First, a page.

What If You Are Only “32 Favors” Away From Effective Leadership?

Posted on Posted in Inner Journey

It is my hope that reading this post will inspire you to begin your Monday as an opportunity to infuse your leadership relationships with the essence of empathy, compassion and kindness. We are all in this together.

As the editor, Laurie Wilhelm, of “Realizing Leadership” pondered: “Could a model for kindness be used to begin a shift in how we behave as leaders and the impact we have on others? Could this be a leadership growth opportunity to bring awareness to and initiate acts of leadership?”

Before going further, it’s necessary to state a few words of clarification about the terminology of the project and how it can be translated into leadership. While I’ll be using the word ‘favor’ throughout, these actions should be considered acts of leadership which help to develop ourselves into better leaders on an ongoing basis.

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What defines effective leadership? Is it merely measured by how many “followers” one’s level of authority may influence? Or is it determined by extending empathy, compassion and kindness to those that one leads?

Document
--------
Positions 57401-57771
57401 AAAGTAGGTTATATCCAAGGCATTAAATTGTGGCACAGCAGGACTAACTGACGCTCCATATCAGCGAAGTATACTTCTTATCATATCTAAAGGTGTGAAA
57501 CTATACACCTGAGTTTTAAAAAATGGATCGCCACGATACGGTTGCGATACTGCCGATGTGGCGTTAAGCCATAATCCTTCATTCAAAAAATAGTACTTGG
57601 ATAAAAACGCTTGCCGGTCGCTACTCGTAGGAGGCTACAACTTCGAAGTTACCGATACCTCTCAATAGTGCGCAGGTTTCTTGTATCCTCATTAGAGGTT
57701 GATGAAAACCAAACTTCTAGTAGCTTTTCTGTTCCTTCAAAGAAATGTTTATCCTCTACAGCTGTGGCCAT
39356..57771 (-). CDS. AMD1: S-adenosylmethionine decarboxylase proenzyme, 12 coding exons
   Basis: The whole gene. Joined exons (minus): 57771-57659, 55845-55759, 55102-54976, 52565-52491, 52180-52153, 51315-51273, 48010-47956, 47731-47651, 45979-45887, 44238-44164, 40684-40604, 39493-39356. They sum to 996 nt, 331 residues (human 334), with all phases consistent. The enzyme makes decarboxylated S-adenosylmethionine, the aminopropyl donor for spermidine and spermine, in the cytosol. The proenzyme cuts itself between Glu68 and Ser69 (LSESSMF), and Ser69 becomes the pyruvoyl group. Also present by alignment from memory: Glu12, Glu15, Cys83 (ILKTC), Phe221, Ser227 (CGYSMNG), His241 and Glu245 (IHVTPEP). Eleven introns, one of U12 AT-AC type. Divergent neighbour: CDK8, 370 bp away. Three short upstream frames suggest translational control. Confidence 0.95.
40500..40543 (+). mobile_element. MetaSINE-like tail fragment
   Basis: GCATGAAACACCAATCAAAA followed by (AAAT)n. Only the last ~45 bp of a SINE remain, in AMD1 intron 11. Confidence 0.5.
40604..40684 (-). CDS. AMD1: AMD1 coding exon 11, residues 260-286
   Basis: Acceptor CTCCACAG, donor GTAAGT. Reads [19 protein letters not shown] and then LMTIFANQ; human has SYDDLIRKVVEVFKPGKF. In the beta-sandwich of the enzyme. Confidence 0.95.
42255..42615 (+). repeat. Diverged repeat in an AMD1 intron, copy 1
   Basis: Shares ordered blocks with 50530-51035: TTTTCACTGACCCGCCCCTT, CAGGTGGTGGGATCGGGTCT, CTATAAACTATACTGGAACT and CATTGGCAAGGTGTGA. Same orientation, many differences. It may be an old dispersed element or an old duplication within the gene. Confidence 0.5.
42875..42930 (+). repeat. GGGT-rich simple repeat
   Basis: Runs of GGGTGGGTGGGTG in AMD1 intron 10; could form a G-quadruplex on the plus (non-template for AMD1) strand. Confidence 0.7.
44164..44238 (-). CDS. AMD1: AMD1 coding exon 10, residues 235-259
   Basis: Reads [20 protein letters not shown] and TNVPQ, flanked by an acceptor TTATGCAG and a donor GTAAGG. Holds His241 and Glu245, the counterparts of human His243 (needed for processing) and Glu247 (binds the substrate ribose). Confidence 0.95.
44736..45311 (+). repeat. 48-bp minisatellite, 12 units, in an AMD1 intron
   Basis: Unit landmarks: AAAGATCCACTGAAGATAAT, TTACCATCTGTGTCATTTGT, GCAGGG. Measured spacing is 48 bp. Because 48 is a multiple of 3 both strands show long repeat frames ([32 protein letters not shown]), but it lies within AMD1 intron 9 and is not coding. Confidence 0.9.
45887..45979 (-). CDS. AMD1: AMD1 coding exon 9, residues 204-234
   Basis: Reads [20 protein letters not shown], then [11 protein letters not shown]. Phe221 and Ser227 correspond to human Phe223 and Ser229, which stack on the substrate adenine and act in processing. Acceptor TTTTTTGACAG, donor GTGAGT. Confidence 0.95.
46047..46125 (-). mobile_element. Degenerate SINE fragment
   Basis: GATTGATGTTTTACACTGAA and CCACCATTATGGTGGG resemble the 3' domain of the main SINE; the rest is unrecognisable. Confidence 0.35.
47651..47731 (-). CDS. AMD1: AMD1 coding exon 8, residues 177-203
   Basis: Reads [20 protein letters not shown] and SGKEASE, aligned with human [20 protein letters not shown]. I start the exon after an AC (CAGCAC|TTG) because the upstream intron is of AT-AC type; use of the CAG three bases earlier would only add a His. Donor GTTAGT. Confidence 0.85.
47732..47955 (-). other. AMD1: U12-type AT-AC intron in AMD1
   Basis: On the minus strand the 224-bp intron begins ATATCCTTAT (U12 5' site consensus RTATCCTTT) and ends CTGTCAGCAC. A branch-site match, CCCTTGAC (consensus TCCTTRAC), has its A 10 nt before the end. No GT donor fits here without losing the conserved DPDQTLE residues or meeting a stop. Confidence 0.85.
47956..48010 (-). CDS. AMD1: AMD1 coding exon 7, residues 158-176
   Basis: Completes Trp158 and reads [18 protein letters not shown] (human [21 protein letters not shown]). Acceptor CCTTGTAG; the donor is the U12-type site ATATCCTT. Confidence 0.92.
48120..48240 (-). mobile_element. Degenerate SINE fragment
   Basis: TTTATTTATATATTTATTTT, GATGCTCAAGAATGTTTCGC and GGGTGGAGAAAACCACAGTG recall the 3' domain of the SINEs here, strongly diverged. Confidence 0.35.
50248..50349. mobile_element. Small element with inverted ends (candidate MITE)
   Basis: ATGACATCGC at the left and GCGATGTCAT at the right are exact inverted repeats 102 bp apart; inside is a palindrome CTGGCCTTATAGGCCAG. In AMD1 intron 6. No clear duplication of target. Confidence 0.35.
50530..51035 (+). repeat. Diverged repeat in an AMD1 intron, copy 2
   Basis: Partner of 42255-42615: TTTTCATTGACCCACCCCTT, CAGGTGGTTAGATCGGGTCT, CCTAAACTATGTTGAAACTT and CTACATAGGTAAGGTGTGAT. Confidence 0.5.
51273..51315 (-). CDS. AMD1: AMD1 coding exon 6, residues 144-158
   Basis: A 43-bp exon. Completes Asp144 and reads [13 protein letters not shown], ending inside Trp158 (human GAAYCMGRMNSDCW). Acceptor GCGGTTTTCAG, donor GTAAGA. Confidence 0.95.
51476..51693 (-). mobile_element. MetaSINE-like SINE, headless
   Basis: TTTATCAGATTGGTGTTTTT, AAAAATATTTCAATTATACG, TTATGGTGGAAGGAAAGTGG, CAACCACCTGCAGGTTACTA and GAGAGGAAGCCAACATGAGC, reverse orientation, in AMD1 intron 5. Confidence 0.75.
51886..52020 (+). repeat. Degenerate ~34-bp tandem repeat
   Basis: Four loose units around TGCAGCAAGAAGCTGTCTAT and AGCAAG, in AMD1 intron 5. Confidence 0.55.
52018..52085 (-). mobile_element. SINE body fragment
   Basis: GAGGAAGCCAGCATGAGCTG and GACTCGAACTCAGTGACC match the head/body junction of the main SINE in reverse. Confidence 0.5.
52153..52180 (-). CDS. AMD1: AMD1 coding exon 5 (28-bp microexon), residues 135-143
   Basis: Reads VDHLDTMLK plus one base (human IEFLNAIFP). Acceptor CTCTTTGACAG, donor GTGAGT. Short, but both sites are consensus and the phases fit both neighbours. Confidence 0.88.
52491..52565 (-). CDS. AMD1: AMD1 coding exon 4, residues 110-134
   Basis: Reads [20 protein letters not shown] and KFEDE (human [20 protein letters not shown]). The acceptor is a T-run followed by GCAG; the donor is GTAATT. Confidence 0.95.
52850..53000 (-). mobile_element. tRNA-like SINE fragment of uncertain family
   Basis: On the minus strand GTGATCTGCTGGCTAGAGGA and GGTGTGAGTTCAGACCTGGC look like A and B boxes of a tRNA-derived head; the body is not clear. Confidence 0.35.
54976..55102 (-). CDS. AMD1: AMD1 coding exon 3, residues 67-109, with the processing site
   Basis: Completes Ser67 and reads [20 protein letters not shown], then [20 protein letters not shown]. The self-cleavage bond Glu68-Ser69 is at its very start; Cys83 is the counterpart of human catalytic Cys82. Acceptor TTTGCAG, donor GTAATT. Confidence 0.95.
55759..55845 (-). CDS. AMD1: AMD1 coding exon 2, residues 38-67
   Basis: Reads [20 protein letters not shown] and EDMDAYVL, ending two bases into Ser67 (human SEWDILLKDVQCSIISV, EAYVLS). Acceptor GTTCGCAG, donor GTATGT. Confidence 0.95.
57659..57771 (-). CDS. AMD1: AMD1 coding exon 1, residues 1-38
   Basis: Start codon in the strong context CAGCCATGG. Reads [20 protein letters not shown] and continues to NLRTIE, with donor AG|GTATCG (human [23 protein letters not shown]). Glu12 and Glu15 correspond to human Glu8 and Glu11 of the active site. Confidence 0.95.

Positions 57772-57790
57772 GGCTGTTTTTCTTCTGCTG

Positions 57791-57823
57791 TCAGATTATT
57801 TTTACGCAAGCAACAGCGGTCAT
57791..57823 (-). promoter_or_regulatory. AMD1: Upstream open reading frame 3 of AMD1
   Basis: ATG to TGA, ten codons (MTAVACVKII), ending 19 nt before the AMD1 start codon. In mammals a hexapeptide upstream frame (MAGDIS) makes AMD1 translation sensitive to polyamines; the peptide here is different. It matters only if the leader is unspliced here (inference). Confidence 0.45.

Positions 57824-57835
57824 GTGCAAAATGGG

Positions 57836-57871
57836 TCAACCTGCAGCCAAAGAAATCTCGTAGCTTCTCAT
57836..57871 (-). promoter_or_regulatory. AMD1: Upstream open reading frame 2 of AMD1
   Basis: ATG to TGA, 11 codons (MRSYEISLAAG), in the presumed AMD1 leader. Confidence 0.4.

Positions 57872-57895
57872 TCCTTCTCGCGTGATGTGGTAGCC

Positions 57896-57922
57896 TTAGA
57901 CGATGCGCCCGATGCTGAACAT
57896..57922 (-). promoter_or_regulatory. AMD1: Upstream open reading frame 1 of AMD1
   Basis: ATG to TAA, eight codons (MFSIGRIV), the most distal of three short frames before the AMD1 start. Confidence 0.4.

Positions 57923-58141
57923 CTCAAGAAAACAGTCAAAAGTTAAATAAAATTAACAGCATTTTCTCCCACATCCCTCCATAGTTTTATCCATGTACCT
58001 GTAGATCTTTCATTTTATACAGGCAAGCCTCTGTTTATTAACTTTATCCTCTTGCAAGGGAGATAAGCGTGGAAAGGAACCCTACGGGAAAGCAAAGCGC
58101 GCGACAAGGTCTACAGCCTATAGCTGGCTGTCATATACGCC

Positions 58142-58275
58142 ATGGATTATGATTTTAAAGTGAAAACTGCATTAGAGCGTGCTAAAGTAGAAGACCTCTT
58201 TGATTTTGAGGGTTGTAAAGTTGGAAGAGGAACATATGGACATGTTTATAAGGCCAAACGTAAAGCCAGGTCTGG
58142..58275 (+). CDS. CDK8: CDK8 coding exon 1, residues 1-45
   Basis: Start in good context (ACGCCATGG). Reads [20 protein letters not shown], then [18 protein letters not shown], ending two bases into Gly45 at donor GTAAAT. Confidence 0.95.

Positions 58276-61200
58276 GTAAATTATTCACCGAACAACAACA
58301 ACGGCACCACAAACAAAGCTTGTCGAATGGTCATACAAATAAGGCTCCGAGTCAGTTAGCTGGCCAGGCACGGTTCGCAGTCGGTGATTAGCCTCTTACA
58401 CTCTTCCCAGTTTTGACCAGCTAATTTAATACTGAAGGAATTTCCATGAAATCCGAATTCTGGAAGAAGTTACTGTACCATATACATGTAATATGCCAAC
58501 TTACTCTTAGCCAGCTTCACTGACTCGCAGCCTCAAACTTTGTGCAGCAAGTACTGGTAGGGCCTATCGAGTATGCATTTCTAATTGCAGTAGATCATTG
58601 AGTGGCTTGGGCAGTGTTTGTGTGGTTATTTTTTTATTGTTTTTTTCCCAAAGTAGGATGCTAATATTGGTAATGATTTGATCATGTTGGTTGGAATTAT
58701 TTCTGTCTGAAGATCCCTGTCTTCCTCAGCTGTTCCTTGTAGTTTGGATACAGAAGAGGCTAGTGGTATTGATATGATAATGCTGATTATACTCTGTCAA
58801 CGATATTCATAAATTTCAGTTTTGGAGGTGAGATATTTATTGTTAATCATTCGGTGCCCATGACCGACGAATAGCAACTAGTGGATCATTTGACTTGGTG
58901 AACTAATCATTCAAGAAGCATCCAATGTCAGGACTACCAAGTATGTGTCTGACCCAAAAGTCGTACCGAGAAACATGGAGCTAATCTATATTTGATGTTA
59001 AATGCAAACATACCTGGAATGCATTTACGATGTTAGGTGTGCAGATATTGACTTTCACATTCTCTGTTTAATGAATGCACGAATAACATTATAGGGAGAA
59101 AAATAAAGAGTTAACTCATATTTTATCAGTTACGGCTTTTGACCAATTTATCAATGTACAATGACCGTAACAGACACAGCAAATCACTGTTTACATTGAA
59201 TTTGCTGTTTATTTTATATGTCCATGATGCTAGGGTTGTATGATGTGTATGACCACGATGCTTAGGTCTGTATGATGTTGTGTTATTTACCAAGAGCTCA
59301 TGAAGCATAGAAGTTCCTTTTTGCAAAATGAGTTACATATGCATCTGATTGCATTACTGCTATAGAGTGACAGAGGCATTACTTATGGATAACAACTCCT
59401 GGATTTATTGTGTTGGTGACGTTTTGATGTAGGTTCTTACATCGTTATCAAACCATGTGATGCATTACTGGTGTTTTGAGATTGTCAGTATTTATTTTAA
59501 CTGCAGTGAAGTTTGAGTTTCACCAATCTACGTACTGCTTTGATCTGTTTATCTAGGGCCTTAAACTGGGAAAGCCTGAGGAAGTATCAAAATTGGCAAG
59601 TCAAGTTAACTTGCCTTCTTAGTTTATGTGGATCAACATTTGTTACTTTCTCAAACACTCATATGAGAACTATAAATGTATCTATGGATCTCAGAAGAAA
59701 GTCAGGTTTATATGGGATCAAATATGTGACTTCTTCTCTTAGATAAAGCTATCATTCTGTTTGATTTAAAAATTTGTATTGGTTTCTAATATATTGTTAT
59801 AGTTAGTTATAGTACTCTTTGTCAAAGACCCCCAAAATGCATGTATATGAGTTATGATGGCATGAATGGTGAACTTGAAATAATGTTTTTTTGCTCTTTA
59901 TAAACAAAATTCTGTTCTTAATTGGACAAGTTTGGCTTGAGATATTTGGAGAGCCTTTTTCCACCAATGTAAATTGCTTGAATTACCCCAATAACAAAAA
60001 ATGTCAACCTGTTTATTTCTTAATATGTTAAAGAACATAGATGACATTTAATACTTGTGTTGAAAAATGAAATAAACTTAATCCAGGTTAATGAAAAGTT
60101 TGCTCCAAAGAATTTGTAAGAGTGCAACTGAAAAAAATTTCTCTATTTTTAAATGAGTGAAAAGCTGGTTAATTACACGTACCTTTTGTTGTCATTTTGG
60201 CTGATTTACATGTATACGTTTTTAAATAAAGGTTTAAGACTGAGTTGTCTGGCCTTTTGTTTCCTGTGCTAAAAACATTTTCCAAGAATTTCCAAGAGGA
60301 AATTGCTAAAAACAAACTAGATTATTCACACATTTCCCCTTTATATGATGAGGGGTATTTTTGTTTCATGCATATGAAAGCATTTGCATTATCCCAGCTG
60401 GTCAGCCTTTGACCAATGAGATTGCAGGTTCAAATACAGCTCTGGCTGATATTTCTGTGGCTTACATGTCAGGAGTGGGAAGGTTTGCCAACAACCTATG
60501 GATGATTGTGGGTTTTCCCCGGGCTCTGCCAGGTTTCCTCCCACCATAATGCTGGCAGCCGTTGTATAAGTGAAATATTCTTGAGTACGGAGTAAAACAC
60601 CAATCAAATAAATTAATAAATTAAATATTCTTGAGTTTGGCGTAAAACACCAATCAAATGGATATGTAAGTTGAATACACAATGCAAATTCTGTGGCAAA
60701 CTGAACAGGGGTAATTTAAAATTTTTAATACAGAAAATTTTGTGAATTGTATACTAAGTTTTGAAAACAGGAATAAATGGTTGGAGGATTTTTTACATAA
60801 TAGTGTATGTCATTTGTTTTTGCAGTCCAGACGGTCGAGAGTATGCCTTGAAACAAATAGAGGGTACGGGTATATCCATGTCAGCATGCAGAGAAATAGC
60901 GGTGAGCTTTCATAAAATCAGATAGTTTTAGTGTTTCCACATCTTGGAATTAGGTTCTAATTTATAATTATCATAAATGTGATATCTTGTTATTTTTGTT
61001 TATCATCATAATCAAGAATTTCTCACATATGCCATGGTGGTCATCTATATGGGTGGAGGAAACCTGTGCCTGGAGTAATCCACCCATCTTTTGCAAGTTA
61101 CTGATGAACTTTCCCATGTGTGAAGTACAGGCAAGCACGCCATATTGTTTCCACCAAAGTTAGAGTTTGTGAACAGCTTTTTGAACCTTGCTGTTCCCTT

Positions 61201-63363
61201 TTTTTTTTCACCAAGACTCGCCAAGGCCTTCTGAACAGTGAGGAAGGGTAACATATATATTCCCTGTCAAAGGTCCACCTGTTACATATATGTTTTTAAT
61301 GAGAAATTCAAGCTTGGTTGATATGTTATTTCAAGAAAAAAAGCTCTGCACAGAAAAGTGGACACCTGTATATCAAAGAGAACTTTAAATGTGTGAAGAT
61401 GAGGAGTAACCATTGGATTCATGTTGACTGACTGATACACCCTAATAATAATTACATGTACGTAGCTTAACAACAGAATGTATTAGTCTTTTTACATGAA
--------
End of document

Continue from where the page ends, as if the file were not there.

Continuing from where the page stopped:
No matter who you are, where you come from and where you hope to go in your professional career, one shared goal exists. We all desire to be free to be as we are without preconceived judgments by our coworkers and management. Think about it…don’t we all thrive the most in an environment where our talents are seen and acknowledged?

“No pain, no gain” might work to motivate results at the gym, but in a corporate leadership environment, choosing to be kind, compassionate and empathic pays dividends beyond our comprehension. Let’s be clear before proceeding: kindness is not weakness. It does not imply that a manager should condone caustic behavior in the office.

Being kind means meeting someone where he or she is at in the present moment. Kindness is the effect of choosing to be compassionate and empathic towards the needs of another. An effective leader recognizes where his or her team struggles and shines with equal awareness.

It is tempting for a manager to focus on what is not being done and accomplished in the manner the management deems as best practices. However, I propose another way to motivate your team and build camaraderie. It begins with answering a single question: “Are you willing to make the time to be kind?”